The module exists in both English and French. Educators from around Africa are expected to travel to the centers in Nairobi and Niamey for training in satellite meteorology, using the module. Some may also learn how to build similar tools tailored to their own needs. The module will be available for distance education at forecasters' offices as well.
"Our CD-ROM is a tool for studying tropical meteorology anywhere, not just in Africa. You can use it in southern California, in Mexico, in any tropical or subtropical region," says Kagenyi.
According to COMET project manager Brian Heckman, one thousand copies of the module will be distributed, not only in Africa, but also to developing countries around the world, and to U.S. universities offering courses in tropical meteorology. U.S. forecasters are interested in African weather because many of the hurricanes that reach the United States develop from tropical waves over central Africa. These waves are among the topics included in the module.
Attitso, Kagenyi, Kongoti, and Kploguede are beginning to plan for their next module, which will cover additional topics in using satellite data to make better weather forecasts. They will build the CD-ROM in Africa in collaboration with Weingroff over e-mail. She has already helped them map out a production schedule.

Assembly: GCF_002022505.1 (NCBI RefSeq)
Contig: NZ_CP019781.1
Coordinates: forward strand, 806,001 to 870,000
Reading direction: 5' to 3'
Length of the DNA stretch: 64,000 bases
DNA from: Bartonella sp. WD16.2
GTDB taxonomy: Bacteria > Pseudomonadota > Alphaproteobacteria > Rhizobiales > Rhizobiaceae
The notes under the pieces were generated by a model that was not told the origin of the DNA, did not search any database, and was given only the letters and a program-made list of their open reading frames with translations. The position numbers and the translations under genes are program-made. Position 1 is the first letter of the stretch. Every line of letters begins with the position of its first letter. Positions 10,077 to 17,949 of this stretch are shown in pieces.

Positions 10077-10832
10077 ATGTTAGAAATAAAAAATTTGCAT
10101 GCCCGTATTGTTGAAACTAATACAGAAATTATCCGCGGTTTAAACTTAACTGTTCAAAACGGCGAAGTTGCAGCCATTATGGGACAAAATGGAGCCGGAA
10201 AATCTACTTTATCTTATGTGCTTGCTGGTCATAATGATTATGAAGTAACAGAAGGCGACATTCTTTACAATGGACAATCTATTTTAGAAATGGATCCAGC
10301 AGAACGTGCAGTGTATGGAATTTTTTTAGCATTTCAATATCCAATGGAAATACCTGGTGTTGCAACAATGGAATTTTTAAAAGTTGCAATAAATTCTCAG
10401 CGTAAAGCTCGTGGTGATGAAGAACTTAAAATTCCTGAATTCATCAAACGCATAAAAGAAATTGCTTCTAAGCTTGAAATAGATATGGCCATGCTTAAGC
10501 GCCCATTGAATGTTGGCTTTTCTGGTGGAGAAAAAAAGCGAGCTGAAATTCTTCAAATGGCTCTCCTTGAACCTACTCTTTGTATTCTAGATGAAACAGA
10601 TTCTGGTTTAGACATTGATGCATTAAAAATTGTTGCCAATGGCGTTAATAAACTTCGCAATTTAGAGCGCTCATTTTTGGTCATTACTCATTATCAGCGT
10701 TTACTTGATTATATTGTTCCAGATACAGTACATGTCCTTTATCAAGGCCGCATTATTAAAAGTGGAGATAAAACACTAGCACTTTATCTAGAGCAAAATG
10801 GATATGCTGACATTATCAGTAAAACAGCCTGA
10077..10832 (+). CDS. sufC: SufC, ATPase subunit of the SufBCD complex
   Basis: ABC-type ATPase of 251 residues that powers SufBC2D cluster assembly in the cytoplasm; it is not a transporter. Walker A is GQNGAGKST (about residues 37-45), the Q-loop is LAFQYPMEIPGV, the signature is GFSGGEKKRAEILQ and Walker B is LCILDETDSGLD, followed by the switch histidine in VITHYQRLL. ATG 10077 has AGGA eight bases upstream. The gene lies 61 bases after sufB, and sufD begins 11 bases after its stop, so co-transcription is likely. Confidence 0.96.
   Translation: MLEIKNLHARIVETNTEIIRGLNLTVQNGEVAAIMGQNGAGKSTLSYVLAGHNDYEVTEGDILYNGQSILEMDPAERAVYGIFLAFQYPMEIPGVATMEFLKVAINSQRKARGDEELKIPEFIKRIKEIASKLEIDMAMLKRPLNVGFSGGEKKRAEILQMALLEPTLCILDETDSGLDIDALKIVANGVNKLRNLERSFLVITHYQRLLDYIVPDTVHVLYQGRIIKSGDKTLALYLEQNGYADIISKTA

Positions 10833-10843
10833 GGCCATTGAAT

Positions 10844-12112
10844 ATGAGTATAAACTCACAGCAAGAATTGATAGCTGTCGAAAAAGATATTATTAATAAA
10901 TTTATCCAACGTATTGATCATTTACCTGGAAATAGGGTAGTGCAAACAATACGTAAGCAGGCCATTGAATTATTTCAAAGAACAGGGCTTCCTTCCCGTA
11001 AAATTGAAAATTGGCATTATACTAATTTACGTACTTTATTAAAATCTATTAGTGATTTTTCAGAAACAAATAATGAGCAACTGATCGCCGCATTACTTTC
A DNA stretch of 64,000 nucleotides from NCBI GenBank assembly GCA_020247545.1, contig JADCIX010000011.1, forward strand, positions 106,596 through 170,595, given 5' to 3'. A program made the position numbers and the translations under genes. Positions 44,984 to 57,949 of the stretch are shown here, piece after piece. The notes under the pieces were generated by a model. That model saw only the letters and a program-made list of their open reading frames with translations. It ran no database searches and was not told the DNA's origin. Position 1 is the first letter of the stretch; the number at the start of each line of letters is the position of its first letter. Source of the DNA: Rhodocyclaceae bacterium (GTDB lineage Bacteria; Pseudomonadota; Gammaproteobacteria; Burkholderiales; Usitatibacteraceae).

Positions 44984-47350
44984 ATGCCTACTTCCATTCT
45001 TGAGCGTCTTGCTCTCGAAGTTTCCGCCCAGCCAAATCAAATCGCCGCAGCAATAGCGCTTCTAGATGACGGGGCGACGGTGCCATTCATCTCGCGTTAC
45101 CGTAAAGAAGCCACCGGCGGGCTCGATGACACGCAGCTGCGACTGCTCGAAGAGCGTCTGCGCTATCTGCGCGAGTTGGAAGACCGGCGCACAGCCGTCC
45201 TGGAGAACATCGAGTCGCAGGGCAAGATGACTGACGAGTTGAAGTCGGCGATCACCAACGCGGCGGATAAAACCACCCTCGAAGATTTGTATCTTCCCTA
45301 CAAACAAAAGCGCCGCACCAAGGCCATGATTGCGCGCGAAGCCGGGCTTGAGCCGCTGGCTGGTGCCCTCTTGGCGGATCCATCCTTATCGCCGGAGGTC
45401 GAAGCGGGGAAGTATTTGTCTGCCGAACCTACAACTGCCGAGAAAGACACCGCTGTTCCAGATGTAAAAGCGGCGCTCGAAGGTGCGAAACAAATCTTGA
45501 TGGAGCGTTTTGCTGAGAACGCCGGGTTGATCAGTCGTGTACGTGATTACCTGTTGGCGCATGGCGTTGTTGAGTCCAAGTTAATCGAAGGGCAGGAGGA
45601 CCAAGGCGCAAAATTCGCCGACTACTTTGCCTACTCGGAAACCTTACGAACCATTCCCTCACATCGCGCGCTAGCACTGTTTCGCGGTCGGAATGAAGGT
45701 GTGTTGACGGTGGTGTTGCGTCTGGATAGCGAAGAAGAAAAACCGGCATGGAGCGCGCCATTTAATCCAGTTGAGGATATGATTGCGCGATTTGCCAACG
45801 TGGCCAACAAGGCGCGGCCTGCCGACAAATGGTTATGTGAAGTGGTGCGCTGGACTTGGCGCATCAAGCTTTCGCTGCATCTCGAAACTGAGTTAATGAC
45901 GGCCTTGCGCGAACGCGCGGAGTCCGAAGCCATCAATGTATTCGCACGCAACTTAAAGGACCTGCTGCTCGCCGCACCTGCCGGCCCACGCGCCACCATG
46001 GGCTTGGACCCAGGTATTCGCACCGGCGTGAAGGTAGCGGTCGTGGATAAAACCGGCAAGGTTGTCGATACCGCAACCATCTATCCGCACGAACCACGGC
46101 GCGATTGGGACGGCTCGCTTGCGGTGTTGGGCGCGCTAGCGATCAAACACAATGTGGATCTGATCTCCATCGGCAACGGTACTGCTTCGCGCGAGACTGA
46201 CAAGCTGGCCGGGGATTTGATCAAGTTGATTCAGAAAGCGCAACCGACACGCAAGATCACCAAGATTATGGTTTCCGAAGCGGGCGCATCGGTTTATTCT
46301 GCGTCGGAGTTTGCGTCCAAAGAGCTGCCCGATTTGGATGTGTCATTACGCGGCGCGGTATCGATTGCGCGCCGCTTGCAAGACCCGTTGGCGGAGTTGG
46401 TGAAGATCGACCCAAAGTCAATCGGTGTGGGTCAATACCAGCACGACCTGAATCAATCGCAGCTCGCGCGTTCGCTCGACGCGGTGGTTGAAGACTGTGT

After nine months in Boulder, the four African scientists will head home later this month. Says Kploguede, "We are the pioneers, but the project is not only for us and our institutes. We are going to train people from all over the continent of Africa through this module. We are going to help our people. This project is real."
The University Corporation for Atmospheric Research (UCAR) is a consortium of more than 60 North American universities offering Ph.D.s in the atmospheric and related sciences.